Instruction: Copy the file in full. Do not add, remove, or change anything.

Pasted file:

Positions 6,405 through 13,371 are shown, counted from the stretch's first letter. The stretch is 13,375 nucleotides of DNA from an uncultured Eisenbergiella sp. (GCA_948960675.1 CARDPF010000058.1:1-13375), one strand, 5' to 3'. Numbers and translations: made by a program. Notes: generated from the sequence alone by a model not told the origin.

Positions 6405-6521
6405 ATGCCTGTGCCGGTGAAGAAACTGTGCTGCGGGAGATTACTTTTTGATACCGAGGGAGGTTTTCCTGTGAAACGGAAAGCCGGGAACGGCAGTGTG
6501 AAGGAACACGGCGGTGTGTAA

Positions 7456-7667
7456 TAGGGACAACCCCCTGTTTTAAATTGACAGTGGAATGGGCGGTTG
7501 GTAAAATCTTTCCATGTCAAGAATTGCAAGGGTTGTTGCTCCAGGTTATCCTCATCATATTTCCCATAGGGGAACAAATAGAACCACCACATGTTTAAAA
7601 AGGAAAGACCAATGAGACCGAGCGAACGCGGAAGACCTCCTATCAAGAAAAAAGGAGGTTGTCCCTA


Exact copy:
Positions 6,405 through 13,371 are shown, counted from the stretch's first letter. The stretch is 13,375 nucleotides of DNA from an uncultured Eisenbergiella sp. (GCA_948960675.1 CARDPF010000058.1:1-13375), one strand, 5' to 3'. Numbers and translations: made by a program. Notes: generated from the sequence alone by a model not told the origin.

Positions 6405-6521
6405 ATGCCTGTGCCGGTGAAGAAACTGTGCTGCGGGAGATTACTTTTTGATACCGAGGGAGGTTTTCCTGTGAAACGGAAAGCCGGGAACGGCAGTGTG
6501 AAGGAACACGGCGGTGTGTAA

Positions 7456-7667
7456 TAGGGACAACCCCCTGTTTTAAATTGACAGTGGAATGGGCGGTTG
7501 GTAAAATCTTTCCATGTCAAGAATTGCAAGGGTTGTTGCTCCAGGTTATCCTCATCATATTTCCCATAGGGGAACAAATAGAACCACCACATGTTTAAAA
7601 AGGAAAGACCAATGAGACCGAGCGAACGCGGAAGACCTCCTATCAAGAAAAAAGGAGGTTGTCCCTA